Although the Calnash Ag Event Centre, along with other recreational facilities, was shut down by provincial health restrictions on Dec. 8, 2020, effectively halting revenue, the building continues to have costs.
With utility and lighting costs, and the loss of revenue, it’s estimated the Calnash is losing between $17,000 and $25,000 per month.
“The bills keep rolling in,” said Terry Jones, Ponoka Ag Event Centre Society (PAECS) president.
The Calnash Ag Event Centre is owned by the Ponoka Ag Society, the Town of Ponoka, Ponoka County and the Ponoka Stampede Association, all of which make up the PAECS.
A committee with members from each of the four parties is currently working on drafting a lease agreement for PAECS.
“It’s in the works,” said Jones.
With a lease under PAECS, they would be able to apply for an operational grant for the Calnash from the provincial government. Under the lease agreement, nothing would change with the operation of the building.
Although it was suggested during county council’s meeting on Jan. 12 that perhaps the Calnash could rent out stalls in the barn for boarding horses to help offset costs, Ag event centre manager Dennis Pugh says that wouldn’t work well.
When events are able to be held again, boarders would have to be asked to leave, which wouldn’t be fair, he says.
“Under normal circumstances, we’re just not able to offer that,” said Pugh.
There may be other issues as well, such as security considerations.
In the meantime, without events going on, Pugh says it’s “lonely” around the near-empty event centre, and hopes things can go back to normal soon.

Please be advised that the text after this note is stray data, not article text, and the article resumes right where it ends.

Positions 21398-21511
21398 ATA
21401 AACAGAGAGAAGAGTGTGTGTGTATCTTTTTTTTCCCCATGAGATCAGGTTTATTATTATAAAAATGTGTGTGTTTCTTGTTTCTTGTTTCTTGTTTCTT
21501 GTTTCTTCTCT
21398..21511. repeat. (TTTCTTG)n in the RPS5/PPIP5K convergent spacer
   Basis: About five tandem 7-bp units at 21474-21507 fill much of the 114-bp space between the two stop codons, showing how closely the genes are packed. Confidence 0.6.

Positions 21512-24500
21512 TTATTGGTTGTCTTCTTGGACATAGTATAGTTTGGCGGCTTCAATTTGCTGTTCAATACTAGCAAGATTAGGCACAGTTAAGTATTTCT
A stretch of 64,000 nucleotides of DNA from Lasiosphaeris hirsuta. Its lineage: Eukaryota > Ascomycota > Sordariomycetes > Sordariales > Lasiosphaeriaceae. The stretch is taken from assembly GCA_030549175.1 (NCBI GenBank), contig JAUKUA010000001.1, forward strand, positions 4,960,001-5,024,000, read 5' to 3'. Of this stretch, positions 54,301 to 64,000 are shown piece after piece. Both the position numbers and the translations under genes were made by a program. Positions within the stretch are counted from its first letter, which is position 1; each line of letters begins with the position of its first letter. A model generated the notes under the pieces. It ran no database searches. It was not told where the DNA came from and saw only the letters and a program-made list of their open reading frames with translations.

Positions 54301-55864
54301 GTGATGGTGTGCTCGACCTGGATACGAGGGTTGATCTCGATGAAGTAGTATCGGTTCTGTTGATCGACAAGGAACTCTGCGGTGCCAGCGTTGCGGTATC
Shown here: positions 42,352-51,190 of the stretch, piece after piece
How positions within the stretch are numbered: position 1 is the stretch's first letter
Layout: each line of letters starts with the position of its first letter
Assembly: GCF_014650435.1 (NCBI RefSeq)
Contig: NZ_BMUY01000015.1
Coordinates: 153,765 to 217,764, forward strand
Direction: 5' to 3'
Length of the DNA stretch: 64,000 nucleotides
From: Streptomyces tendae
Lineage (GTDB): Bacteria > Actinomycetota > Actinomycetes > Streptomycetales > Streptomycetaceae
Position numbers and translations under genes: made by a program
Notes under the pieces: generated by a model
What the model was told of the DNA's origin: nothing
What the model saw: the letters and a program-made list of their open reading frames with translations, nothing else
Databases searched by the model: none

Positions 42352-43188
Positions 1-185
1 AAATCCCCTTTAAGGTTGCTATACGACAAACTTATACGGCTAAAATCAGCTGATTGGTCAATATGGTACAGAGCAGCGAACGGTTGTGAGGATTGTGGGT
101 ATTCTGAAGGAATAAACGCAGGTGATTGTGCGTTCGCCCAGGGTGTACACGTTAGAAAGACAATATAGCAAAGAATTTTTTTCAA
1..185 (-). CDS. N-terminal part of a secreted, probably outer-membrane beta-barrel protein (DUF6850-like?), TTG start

Under the current restrictions, the Ag event centre is not allowed to hold any competitions, but is open for riding and exercising horses.
Although restrictions were originally set to be lifted on Jan. 21, Pugh says they’ve had “no inkling” if that will still be the case.
The Calnash is already booked for 2021, it just remains to be see which events will be able to go ahead as the pandemic continues.
“(Without) COVID, we have a very busy year slated,” said Pugh.
Producers need time in advance to plan and get shows together and as things are up-in-the-air, they’re just waiting day-by-day, says Pugh.
The event centre had re-opened in July and had been able to hold some events, with restrictions and protocols in place, but many producers had cancelled early, while some of the others who waited until later were able to go ahead with their events.
Some events, by their nature, lent themselves better to COVID-19 measures — for example, it was easier to physically distance — while others weren’t possible to hold.
During the current shutdown, there are two staff members at work in the barn, washing stalls, making small repairs and completing other maintenance work, as well as making some improvements in the arena, according to Pugh.
“We’re just waiting for the government to relax the restrictions so we can get back open,” said Jones.